Great Lakes stages polished, stirringly rendered ‘Hunchback’
By Bob Abelman
There’s something so 1980s about the musical “The Hunchback of Notre Dame,” currently in production by Great Lakes Theater.
Set in Paris during the Late Middle Ages and based on Victor Hugo’s gothic 1831 novel, this play tells the epic tale of a beautiful gypsy (Keri Rene Fuller as Esmeralda), who captures the hearts of the physically deformed bell-ringer of Notre Dame (Corey Mach as Quasimodo), the morally misshapen archdeacon of Notre Dame (Tom Ford as Dom Claude Frollo), and the remorseful Captain of the Cathedral Guard (Jon Loya as Phoebus de Martin).
The musical was adapted for the stage by Peter Parnell with an augmented score from the 1996 animated Disney movie written by composer Alan Menken and lyricist Stephen Schwartz. Of the show’s many songs, the lyrics from “God Help the Outcasts” best captures what lies at the heart of Hugo’s dark portrait of Man’s inhumanity to Man that even the hopeless romantics at Disney could not squelch: “God help the outcasts/Hungry from birth/Show them the mercy/They don’t find on earth.”
Although a new musical – it made its debut as a co-production of San Diego’s La Jolla Playhouse in 2014 and New Jersey’s Paper Mill Playhouse in 2015 – “Hunchback’s” defining features make it very much a throwback to the heyday of 1980’s mega-musicals like “Les Misérables” and “The Phantom of the Opera.”
“Hunchback” shares the same furrowed-brow earnestness, overwrought vibrato and weighty pathos.
There are the same hallmark leitmotifs – those hummable melodies that represent key elements of the storytelling that keep repeating throughout the musical.
And though performers do not sing every word in this musical, they sing most of them, which gives this show the austere grandeur of an opera that serves to dramatically punctuate all of the above.
In short, “Hunchback” breathes the same portentous air as these long-running Broadway titans, though it never made it to Broadway.
One reason is the music. While “Les Misérables” and “The Phantom of the Opera” have their share of gut-wrenching songs that conclude with a spectacularly prolonged high-note, they appear too early and too often in “Hunchback.” Characters are left with nowhere to go, emotionally, from that point on and audiences are left anesthetized rather than exhilarated for much of the production.
Director Victoria Bussert does everything in her power to compensate.
She has cast the astonishingly gifted Fuller, Mach, Ford and Loya in the featured roles, who find the deep meaning that resides in every lyric and sing every note in their signature songs “God Help The Outcasts,” “Out There,” “Hellfire” and “Someday,” respectively, as if it was their last on earth.
The ruggedly handsome Mach’s first moments on stage find him standing straight and shirtless before slowly taking on the facial deformity and painful posture that define the title character. This seamless transformation from man to monster resonates each time townsfolk respond to Quasimodo’s physical appearance without seeing what lies within. And we are reminded of this when his slurred and tortured speaking voice, which he cannot hear due to deafness from the bells, gives way to pure and unrestricted tones while singing.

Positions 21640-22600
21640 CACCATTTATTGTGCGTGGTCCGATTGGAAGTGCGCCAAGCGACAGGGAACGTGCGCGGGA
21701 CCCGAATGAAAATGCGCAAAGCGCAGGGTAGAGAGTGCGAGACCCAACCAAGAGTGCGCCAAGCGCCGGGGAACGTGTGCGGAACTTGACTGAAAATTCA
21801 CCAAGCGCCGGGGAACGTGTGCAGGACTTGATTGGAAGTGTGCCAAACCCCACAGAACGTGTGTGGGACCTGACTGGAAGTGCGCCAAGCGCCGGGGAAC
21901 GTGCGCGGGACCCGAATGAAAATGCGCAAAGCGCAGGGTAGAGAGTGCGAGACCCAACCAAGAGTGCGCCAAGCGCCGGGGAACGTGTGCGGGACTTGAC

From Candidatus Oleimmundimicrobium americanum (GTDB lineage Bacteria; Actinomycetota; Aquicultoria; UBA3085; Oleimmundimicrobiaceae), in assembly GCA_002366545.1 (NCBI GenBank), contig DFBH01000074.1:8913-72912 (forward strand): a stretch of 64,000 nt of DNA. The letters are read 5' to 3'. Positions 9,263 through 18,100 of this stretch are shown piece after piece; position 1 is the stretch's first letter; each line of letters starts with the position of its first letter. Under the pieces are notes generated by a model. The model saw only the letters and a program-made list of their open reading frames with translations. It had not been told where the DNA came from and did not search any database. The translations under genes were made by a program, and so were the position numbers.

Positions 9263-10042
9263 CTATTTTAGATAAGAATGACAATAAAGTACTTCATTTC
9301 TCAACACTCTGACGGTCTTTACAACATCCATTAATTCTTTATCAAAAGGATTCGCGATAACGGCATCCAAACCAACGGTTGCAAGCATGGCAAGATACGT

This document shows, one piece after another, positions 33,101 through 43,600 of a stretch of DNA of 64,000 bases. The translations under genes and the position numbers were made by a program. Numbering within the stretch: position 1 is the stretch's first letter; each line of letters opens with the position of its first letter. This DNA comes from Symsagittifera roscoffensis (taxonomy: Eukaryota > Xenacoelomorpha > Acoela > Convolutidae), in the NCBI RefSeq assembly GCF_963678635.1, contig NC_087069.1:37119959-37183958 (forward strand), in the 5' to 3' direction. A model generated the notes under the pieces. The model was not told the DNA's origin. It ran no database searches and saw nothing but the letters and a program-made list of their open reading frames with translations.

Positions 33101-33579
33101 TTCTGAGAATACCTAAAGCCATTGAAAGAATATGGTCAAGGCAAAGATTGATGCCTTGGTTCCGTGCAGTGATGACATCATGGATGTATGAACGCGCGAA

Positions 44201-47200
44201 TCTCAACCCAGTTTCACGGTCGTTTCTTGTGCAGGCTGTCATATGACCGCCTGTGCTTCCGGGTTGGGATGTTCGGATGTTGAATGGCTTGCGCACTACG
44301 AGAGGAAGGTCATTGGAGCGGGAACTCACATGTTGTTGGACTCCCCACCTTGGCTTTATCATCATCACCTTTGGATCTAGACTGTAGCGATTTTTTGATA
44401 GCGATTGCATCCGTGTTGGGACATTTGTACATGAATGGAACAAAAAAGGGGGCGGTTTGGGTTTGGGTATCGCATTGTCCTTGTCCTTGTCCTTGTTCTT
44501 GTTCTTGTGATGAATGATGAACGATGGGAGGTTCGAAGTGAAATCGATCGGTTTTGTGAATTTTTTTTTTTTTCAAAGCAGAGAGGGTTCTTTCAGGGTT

Fuller’s soaring angelic voice, established upon her entrance during “Rhythm of the Tambourine,” has the same dramatic effect in the face of the archdeacon’s accusations of thievery, witchcraft and whoring.
These performers are surrounded with an equally remarkable ensemble. Chief among them is Alex Syiek as Clopin Trouillefou, the head gypsy who is tasked with delivering the play’s excessive, energy-sapping narration but is so interesting while doing so that he nearly steals the show. Another scene-stealer is the petite Michelle Pauker, whose stunning production-ending soprano solo leaves a lasting final impression.
Throughout this production, the theater is flooded with a wall of music that includes the symphonic richness of music director Joel Mercier’s nine-piece orchestra, the harmonies provided by the sizable on-stage choir from Baldwin Wallace University’s Choral Studies Program, and the subtle reverberating echo of clerical chants courtesy of sound designer David Gotwald.
All this takes place on scenic designer Jeff Herrmann’s impressive set, which is dominated by a suspended 20-foot-tall bell that stands between two-tier French Gothic towers that house the choir’s pew. The stage is beautifully lit by Mary Jo Dondlinger, who enhances every dramatic moment. The actors are in colorful period costuming designed by Martha Bromelmeier.
This production comes fully formed and polished after an initial opening at Great Lakes Theater’s sister venue, the Idaho Shakespeare Festival. But for all its admirable qualities, it never quite takes your breath away like its 1980s counterparts. But it is not for want of trying.
“Hunchback of Notre Dame”
WHERE: The Hanna Theatre, 14th St. and Euclid Ave., Cleveland
WHEN: Through Nov. 4
TICKETS & INFO: $13-$80, call 216-241-6000 or visit greatlakestheater.org
Bob Abelman covers professional theater and cultural arts for the Cleveland Jewish News. Follow Bob at Facebook.com/BobAbelman3. 2017 Ohio AP Media Editor’s best columnist.
Originally published in the Cleveland Jewish News on Oct. 2, 2017.
Lead image: Members of the ensemble of “Hunchback of Notre Dame.” Courtesy of Idaho Shakespeare Festival